what is a fair price and what is a fair profit—and thereby also protect
pharmaceutical and financial firms against accusations of profiteering.

Beyond reputation, investors have seen that taking into account
environmental, social, governance, and health concerns (“ESG+H
<https://gh.bmj.com/content/3/Suppl_1/e000597?mod=article_inline>”) is
conducive to financial performance. Investors and pharma have a clear
economic interest in accelerating the global containment of this virus.
Sales are down as people avoid
 seeking health care or lose insurance. Research
 has slowed or stopped
. Supply chain disruptions
 have hobbled production. And employees and their families everywhere are
feeling the economic and psychological strains of lockdown. The faster the
pandemic can be controlled, the faster economic recovery can begin.

Investors have good reason to look beyond the short-term profits of one
firm or even one industry, and both urge and enable pharma to act in the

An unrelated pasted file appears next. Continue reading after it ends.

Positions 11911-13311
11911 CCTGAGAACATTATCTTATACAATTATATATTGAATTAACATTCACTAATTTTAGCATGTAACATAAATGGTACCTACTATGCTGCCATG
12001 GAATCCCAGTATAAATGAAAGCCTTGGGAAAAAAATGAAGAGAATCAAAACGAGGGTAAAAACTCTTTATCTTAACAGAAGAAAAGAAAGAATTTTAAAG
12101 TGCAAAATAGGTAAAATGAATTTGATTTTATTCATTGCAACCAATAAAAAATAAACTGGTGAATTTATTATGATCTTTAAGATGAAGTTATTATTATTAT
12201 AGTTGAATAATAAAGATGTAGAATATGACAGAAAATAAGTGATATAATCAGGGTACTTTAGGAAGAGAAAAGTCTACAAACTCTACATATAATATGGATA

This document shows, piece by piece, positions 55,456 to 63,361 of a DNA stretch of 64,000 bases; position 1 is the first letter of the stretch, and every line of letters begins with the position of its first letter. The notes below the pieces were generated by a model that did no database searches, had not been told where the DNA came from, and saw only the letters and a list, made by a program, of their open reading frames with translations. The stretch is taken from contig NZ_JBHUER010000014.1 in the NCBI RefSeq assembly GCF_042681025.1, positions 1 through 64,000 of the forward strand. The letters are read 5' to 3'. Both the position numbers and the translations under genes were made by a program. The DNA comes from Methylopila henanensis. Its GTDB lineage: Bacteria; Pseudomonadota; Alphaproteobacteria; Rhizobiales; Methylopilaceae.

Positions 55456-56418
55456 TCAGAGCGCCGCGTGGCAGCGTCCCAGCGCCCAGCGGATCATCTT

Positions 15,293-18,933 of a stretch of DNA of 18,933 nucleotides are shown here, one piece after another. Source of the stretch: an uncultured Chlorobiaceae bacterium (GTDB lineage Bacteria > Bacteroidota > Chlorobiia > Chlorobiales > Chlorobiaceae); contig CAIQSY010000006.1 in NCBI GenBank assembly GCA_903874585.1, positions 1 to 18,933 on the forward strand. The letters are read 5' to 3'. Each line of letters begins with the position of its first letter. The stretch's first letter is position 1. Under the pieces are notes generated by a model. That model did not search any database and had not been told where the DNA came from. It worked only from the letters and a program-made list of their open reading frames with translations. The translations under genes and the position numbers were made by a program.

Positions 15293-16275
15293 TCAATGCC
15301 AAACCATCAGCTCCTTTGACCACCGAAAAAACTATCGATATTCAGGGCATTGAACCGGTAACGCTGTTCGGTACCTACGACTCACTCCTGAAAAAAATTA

interests of all. Relinquishing (some) profits and disclosing in-depth cost
data would be a significant departure from current commercial practice. But
if ever there was a moment for investors, the pharmaceutical industry, and
society to test an alternate business model, surely it is now.

*Suerie Moon co-directs the Global Health Centre at the Graduate Institute
of Geneva and conducts research on innovation and access to medicines,
including a five-year research project on new business models of
pharmaceutical R&D. Nadya Wells is senior research adviser at the Global
Health Centre, an independent non-executive director in the financial
sector, and a former institutional investor with 20 years experience as a
portfolio manager in large, global asset-management firms.*

Suerie Moon, MPA, PhD
Co-Director, Global Health Centre, Graduate Institute of International and
Development Studies, Geneva
Adjunct Lecturer, Department of Global Health and Population, Harvard T.H.
Chan School of Public Health
suerie.moon at graduateinstitute.ch   Tel: +41-22-908-5845   Skype ID:
Office:  Bureau P2-712, Maison de la Paix, Chemin Eugène-Rigot 2, 1202
Geneva, Switzerland.